> my Grandfather's stories of having to carve math equations out on logs with a knife so he could do his homework because post WWII paper and pencils were in very short supply...
Did you believe him?
My grandfather used to walk 10 miles each way to get to school. With no shoes. In the snow. Uphill. Both ways.
[ObCulturalExplanation: above is the standard American clichéd hyperbolic of the clichéd "kids-these-days" rant delivered by ancestral males to teenagers. Maybe in the CCCP, they really did carve homework into logs and bring them into class the next day. I certainly don't know.]
Actually I did. I visited the village he grew up in... I was shocked to see clean water. Russia may be industrialized, but the wealth doesn't filter down as evenly as here. Also, remember that was 1940s when most of the country lay in ruins.
> completely new UI, and WAY more novel use of Ajax than outlook
As to novelty: XMLHttpRequest was invented by Microsoft for Outlook Web Access. "Ajax" was invented by Jesse James Garret as a new name for XMLHttpRequest.
I remember the first time I saw someone use OWA on IE, thinking: HTF does that work? Then I remembered he was using IE and chalked it up to proprietary browser extensions, which was correct. Proprietary but useful enough that the other browsers eventually had to duplicate the feature, with different syntax.
That duplication is what made Google Maps (and later, Gmail) possible.
So, yes. Microsoft gets credit for this one. Not for the generosity of their hearts, but for doing it and making it work and dragging the rest of the world along behind them. That had been the tradition with browser tech since the beginning, with positive and negative effects. This was a positive one.
Definitely not a Microsoft apologist here. And XHR could have been better. But no one else cooked it up, so, they get some credit.
I read the whole thing. It was interesting, but not linear, and definitely not dense. But it's The Atlantic, not a daily paper.
It was more of a leisurely interesting-but-not-actionable, flavor-of-the-story, Sunday-paper-with-a-bagel read. I wouldn't even call it long-form journalism. It's just bits of history and human interest tied to a current issue with a sprinkling of character and anecdote. Gratifying, not edifying.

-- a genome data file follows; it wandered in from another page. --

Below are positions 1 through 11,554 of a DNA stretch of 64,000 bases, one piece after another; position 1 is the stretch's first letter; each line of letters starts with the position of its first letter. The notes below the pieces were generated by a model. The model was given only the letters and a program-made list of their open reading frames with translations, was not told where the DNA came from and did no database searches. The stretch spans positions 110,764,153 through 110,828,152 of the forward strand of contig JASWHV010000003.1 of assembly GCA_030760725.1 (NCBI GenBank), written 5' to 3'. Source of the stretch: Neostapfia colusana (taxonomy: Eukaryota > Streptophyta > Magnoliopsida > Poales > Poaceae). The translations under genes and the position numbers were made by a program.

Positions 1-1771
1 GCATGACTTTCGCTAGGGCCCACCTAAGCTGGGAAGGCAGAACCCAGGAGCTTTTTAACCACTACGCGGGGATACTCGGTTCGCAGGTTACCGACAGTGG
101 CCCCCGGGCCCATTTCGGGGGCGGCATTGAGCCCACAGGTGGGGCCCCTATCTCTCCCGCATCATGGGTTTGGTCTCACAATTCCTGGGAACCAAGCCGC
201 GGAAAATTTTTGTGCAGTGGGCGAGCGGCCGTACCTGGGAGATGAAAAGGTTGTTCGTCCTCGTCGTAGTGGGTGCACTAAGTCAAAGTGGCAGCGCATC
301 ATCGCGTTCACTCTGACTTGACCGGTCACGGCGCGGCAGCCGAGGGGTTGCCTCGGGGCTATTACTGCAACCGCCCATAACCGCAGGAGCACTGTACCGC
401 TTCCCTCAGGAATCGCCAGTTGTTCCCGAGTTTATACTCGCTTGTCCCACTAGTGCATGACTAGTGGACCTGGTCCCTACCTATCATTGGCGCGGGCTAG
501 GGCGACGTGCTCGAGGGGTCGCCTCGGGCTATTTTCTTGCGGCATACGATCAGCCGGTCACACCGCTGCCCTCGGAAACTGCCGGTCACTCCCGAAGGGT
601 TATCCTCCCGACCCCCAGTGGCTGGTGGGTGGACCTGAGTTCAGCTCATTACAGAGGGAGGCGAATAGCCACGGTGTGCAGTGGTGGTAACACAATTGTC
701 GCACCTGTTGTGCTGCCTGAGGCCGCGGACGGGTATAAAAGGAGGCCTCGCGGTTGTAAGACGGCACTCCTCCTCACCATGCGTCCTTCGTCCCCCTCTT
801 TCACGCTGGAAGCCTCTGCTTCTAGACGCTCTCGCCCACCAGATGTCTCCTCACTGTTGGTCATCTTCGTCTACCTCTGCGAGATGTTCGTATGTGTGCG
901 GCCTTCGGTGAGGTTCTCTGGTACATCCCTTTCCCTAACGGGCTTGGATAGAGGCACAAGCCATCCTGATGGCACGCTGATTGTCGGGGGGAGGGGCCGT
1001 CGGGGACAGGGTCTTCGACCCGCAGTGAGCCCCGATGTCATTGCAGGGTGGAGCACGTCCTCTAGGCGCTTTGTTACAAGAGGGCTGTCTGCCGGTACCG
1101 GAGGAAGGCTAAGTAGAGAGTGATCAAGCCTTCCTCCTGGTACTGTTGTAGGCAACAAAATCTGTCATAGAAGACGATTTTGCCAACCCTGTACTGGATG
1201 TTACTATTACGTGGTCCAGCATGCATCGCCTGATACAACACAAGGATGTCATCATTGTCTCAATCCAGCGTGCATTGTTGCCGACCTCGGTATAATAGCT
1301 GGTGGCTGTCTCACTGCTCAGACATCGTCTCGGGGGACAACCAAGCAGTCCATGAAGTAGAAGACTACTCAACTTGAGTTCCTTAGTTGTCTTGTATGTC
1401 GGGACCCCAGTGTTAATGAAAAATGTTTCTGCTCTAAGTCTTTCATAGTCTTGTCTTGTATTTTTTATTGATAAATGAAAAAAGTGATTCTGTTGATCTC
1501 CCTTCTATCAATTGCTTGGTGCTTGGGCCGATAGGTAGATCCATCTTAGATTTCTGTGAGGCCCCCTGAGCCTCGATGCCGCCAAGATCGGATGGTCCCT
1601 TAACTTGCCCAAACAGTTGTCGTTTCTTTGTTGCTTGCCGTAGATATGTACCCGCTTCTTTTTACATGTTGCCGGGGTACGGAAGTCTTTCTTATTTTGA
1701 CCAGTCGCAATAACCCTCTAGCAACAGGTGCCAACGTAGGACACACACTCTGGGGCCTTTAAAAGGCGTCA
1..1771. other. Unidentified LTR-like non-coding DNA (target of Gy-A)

That sort of thing has a place, but generally not what I'm looking for on a Wednesday morning.
Did you know that Central Valley almond crop irrigation consumes water equal to 1/2 of a Los Angeles?
> Fiat means, in a short and sweet manner, the government can force you to use it.
Fiat, both from the original Latin, and in practice, means "it shall be".
In the case of money, it means that the token has no intrinsic value, and is not directly convertible into a backing resource with value. Its only value is that given to it by decree of the issuer. There is no component of government compulsion in the definition.
In practice, some fiat monies are the only accepted legal tender currencies for some purposes (e.g. taxes) but it is not a requirement.
A successful fiat currency implies that there is acceptance among users in its fiat value, and some of the most historically effective ways to get people to go along with your assertions boil down to making ultimatums backed up with sharp sticks.
On one level, this is No Big Deal -- it's comparable to the default bookmarks that other browsers include for CNN, NYTimes, etc. Though it never occurred to me before to wonder if those bookmarks were paid placement. How naive.
These tiles are even less persistent than default bookmarks. They get replaced as a side effect of user activity, instead of requiring manual removal. They're also visually inoffensive in their current sampled form.
I'm cool with revenue diversification and growth. I'll take it on faith that options-to-Google are not as ready and assured as we often assume them to be. I'm less convinced that Mozilla needs hundreds of million dollars to operate in the first place, but on the assumption that our interests in the expenditure of that money are vaguely aligned, I won't begrudge them their fundraising success.
The part that really bothers me is the tone of delivery. "User enhancing"?? I don't feel enhanced in the least, and I deeply worry about there being someone with any influence at Mozilla who can use that phrase (in this context) without being run out of town on a pike.
The entire messaging is terrible, and terrible in a way that suggests a huge cultural dissonance between the Mozilla we knew and the Mozilla that is presenting itself. The question is, which is more correct? And that's a Problem.
Who is in charge over there these days? Did they really give some dude from the ad business free reign over organizational messaging?
This feels like Mozilla's John Browett moment. Their next steps will say a lot.